Byline: Graham Henry
VOUCHERS to encourage innovative partnerships between small businesses and higher education have been urged as "vital" to help small business develop research links.
Innovation vouchers have already been in widespread use in English regions, where vouchers of typically up to pounds 5,000 can be granted to a business to invest in university research.
A Universities UK survey has revealed that 88% of English higher education institutions said that the scheme had fostered new relationships with SMEs and 86% said it had stimulated future collaborations.
Just under three quarters of institutions (72%) thought that it was helpful that the scheme was run on a regional level. The voucher entitles businesses to purchase specialist consultancy up to a certain value. Regional development agencies across Europe have adopted the scheme but it has yet to be implemented by the Welsh Assembly Government (WAG). Advocates of the scheme have said that it provides links between higher education facilities and business with less bureaucracy.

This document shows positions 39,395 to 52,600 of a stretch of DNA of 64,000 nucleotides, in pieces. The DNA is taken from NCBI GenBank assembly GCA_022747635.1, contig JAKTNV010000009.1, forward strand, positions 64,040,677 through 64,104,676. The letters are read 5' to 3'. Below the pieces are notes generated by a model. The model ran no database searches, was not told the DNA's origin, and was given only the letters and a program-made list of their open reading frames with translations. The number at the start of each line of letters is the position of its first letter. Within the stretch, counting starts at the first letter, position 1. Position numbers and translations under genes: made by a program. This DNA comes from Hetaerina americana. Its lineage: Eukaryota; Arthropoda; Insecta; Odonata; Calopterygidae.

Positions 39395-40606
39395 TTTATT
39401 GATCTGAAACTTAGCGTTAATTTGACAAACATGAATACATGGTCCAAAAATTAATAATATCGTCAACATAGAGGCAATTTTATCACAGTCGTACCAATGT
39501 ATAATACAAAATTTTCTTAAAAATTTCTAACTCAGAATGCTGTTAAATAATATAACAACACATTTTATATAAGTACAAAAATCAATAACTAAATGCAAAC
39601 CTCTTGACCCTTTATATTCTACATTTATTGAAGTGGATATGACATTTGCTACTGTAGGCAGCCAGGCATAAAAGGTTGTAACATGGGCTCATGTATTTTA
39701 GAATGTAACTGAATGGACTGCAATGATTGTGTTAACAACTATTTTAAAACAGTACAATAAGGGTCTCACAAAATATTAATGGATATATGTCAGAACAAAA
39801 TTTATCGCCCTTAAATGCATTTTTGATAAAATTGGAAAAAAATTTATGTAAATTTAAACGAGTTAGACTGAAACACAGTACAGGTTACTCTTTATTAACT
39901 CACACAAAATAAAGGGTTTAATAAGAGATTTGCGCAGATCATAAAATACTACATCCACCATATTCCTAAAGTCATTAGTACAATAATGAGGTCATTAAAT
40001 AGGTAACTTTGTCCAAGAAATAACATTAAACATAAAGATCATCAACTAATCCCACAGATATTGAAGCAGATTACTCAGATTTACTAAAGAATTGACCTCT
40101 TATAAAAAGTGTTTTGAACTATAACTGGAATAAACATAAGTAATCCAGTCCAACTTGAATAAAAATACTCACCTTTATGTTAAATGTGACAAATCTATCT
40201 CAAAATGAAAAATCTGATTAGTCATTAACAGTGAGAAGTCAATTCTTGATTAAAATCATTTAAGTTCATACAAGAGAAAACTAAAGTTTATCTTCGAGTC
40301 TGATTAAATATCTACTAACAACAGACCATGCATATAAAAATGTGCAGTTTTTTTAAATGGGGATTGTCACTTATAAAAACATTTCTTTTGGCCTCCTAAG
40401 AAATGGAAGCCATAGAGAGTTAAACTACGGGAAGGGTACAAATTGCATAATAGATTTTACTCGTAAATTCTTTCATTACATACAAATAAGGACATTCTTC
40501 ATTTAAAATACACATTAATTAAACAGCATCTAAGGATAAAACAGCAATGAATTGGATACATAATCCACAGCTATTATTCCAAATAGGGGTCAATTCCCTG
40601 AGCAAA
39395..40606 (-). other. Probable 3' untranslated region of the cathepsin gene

David Rosser, chief executive of CBI Wales, said: "We think they are a great idea and will be calling for them to be introduced in our response to the WAG economic renewal consultation. "It puts individual companies in touch with individual institutions. It is about giving both sides a reason to work together and hopefully kick off a long-standing relationship."
CBI Wales previously affirmed its support for the vouchers in a report from the Enterprise and Learning Committee last year, saying that the scheme was a good way of tackling the "challenge" of getting funding from SMEs.
But when questioned on whether Welsh SMEs should be free to redeem their vouchers in institutions outside of Wales, Mr Rosser said that it was a "good question" and an "important issue for debate."
He said: "There are certainly tensions on this issue that need addressed - but if a Welsh company were to spend the money on a Welsh university you get a double benefit - especially as Welsh institutions are not getting as much cash as their English counterparts.
"There are clear benefits to be derived if you spend it locally."
Russell Lawson, of the …